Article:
Poppies flutter over the white cliffs of Dover as WWII planes drop 750,000 bio-degradable flowers in fly-past tribute while millions fall silent across Britain for Remembrance Sunday
- Original WWII planes drop 750,000 poppies over Battle of Britain War Memorial next to white cliffs of Dover
- Thousands of memorial services are taking place in towns and villages across the country
- Huge poppy displays and fields of remembrance have take over central London, Edinburgh, and Cardiff
- How did you mark Remembrance Sunday? Send your photos to: [email protected]nline.co.uk
750,000 poppies are to be dropped over the white cliffs of Dover this weekend by a flypast of vintage wartime aircraft as the thousands of people across the country pay tribute to its veterans on Remembrance Sunday.
A DC3 Dakota ‘War Horse’ WWII plane was flanked by two iconic Spitfire fighters in the skies above the countryside to mark the 74th anniversary of the end of the war, and 100 years since the first two-minute silence was observed on Armistice Day.
The quarter-of-a-million bio-degradable poppies were dropped at 11am above the Battle of Britain War Memorial next to the cliffs.
While the Royal family, politicians, and dignitaries gather at the Cenotaph in Westminster for central remembrance service, thousands of local services are taking place in towns and villages across the country.
The Royal British Legion has urged the nation to pause their daily activities to join in the act of remembrance on Sunday.
750,000 poppies are to be dropped over the white cliffs of Dover this weekend by a flypast of vintage wartime aircraft as the thousands of people across the country pay tribute to its veterans on Remembrance Sunday
A DC3 Dakota ‘War Horse’ WWII plane was flanked by two iconic Spitfire fighters (one pictured) in the skies above the countryside to mark the 74th anniversary of the end of the war
In Scotland, First Minister Nicola Sturgeon led commemoration by laying a wreath at the Stone of Remembrance at Edinburgh City Chambers before giving a reading at the service at St Giles’ Cathedral
The military band play as they march down Cockburn Street before the start of a Remembrance Day service at the Stone of Remembrance in Edinburgh
Northern Ireland Secretary Julian Smith was joined by DUP leader Arlene Foster and Irish Taoiseach Leo Varadkat at the Cenotaph in Enniskillen, County Fermanagh where the 1987 IRA bombing of a Remembrance Sunday parade killed 12 people
Crowds gather around a marching band at the Remembrance Sunday service at the Cenotaph in Enniskillen, held in tribute for members of the armed forces who have died in major conflicts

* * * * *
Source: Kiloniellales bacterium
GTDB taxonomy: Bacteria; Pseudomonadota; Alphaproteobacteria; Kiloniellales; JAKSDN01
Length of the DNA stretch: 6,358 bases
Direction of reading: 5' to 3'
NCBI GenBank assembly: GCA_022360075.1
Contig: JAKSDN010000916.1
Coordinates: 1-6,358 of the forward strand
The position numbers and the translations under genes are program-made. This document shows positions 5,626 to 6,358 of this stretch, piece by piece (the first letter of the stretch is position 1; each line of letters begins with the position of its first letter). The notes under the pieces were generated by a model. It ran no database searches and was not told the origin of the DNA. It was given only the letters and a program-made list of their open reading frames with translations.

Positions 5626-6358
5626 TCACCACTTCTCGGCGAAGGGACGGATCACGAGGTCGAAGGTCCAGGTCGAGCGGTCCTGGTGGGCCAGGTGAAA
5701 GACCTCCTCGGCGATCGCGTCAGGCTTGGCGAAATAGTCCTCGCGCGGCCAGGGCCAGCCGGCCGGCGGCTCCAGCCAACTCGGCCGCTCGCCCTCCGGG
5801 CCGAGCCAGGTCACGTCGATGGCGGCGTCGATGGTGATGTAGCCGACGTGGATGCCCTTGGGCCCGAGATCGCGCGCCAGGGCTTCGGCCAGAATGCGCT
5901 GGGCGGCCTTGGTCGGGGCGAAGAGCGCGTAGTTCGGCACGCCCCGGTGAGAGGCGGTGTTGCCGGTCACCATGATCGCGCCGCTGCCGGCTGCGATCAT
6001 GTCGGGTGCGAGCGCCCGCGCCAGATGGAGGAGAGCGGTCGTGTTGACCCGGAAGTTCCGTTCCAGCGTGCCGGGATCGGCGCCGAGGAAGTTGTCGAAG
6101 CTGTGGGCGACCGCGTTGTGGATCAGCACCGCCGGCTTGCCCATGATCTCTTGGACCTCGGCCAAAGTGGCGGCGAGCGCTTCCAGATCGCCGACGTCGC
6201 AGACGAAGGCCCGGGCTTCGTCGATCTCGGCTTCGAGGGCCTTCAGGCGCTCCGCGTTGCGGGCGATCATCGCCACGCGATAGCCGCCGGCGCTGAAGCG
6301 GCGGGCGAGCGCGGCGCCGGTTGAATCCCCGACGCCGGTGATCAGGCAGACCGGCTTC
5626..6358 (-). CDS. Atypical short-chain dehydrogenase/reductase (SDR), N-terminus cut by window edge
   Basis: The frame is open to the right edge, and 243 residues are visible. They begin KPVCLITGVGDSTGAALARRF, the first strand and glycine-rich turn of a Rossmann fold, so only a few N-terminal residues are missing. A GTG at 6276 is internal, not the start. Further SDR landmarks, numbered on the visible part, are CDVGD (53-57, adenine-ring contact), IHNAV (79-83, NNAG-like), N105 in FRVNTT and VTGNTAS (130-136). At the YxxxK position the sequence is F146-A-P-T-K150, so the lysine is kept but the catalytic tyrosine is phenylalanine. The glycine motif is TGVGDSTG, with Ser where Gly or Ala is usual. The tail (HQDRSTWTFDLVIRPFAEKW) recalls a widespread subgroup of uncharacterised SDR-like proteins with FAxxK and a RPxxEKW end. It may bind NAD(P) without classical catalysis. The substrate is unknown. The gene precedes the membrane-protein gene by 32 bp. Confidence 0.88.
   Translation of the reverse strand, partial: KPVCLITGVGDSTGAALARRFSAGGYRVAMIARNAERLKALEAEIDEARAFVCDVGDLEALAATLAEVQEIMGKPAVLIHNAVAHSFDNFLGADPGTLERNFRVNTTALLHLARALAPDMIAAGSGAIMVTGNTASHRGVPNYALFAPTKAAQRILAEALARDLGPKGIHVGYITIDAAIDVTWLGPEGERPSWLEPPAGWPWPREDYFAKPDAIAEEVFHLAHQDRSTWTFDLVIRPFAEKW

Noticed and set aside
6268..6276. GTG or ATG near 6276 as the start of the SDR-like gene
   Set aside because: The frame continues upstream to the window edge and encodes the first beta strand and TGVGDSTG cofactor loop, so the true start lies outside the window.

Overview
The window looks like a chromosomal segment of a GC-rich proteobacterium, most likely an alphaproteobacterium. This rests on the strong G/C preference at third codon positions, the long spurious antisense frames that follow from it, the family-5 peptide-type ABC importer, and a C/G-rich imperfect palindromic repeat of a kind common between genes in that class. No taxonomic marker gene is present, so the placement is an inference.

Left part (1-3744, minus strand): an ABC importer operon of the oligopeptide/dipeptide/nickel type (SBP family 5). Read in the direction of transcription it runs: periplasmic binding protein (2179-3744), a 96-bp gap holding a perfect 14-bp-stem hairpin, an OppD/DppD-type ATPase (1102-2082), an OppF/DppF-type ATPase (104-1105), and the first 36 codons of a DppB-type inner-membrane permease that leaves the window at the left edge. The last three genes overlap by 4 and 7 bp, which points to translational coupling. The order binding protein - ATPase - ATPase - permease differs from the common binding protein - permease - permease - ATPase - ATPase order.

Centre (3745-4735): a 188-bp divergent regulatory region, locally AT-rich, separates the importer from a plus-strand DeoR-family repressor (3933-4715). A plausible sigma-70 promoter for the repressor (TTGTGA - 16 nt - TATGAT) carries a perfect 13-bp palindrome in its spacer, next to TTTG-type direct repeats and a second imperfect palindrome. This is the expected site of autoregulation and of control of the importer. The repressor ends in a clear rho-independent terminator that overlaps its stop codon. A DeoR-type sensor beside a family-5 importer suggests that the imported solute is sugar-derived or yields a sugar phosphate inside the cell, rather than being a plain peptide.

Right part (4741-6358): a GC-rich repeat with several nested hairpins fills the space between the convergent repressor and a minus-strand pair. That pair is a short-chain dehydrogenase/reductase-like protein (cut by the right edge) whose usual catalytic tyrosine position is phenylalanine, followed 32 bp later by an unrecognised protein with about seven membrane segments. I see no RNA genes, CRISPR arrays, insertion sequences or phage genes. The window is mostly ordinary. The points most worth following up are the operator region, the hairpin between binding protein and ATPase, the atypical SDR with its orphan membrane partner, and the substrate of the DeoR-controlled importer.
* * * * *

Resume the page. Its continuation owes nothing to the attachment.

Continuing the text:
In Cardiff, volunteers constructed a ‘field of remembrance’ containing 120,000 miniature crosses bearing tributes to loved ones who had died in conflicts
In Scotland, First Minister Nicola Sturgeon led commemorations by laying a wreath at the Stone of Remembrance at Edinburgh City Chambers before giving a reading at the service at St Giles’ Cathedral.
Her deputy, John Swinney attended commemoration in Glasgow’s George Square, while Veterans Minister Graeme Dey will attend a service on board HMS Unicorn in Dundee.
The Welsh National War Memorial hosted the nation’s the main service at Cathays Park in Cardiff, with Lord Mayor Dan De’Ath telling local it is an opportunity to pay tribute to all who had ‘sacrificed their lives’.
Welsh First Minister Mark Drakeford said: ‘Today, I will join others to lay a wreath to remember and honour all those who gave the greatest sacrifice of all. We will remember them.’
The city has also opened a Field of Remembrance in the grounds of Cardiff Castle, filled with 120,000 miniature crosses bearing tributes to loved ones.
In Neath, South Wales, volunteers decorated Grade II listed Brunel Bridge in Jersey Park with poppies made from old plastic milk bottles.
After several passes over the packed crowds below, the three-aircraft formation turned and headed along the coast before heading back to North Weald Airfield in Essex where the Dakota is based
Second World War veteran Warrant Officer Roy Briggs (left) and George Prichard were among those on board the World War II Dakota for the ceremonial drop off the Dover coast
Although a little less mobile than 75 years ago, Mr Briggs appeared sprightly as he climbed aboard the twin-propeller aircraft
Hundreds lined the streets of Sunderland for a parade of servicemen and women in full decorative uniform